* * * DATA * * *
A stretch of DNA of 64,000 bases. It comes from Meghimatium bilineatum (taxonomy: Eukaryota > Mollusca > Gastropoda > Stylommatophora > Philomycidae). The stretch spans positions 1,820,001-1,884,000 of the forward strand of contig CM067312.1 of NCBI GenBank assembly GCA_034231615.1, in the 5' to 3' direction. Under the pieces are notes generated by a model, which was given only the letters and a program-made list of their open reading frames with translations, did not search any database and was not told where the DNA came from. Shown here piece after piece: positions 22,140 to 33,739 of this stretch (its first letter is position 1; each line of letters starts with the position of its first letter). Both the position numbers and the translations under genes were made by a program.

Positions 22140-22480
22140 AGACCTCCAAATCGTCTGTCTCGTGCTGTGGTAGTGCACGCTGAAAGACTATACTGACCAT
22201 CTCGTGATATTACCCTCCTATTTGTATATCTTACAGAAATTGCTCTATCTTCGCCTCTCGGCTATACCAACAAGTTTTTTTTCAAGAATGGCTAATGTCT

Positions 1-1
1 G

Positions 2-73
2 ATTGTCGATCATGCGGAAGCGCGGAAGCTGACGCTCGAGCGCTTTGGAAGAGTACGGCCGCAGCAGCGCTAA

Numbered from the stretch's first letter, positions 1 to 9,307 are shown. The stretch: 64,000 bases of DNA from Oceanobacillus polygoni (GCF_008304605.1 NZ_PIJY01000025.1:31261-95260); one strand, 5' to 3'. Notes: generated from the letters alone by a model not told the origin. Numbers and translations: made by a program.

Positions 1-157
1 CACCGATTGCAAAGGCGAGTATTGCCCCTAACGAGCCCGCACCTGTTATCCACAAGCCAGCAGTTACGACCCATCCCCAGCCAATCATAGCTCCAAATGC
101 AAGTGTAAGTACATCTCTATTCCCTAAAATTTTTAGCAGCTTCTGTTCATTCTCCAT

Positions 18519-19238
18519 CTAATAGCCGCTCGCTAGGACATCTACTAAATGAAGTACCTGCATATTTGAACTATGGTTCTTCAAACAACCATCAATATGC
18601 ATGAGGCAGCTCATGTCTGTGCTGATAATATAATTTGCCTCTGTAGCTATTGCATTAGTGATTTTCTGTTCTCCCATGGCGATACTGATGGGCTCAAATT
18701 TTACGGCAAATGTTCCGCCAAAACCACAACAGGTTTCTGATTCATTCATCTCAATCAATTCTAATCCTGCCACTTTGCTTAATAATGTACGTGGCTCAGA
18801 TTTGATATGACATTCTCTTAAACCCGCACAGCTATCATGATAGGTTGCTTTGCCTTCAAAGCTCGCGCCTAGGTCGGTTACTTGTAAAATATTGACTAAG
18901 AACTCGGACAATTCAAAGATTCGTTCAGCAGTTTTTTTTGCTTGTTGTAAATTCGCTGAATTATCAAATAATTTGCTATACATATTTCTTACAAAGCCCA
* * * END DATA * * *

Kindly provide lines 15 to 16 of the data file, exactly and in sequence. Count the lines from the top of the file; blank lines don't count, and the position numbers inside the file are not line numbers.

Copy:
18601 ATGAGGCAGCTCATGTCTGTGCTGATAATATAATTTGCCTCTGTAGCTATTGCATTAGTGATTTTCTGTTCTCCCATGGCGATACTGATGGGCTCAAATT
18701 TTACGGCAAATGTTCCGCCAAAACCACAACAGGTTTCTGATTCATTCATCTCAATCAATTCTAATCCTGCCACTTTGCTTAATAATGTACGTGGCTCAGA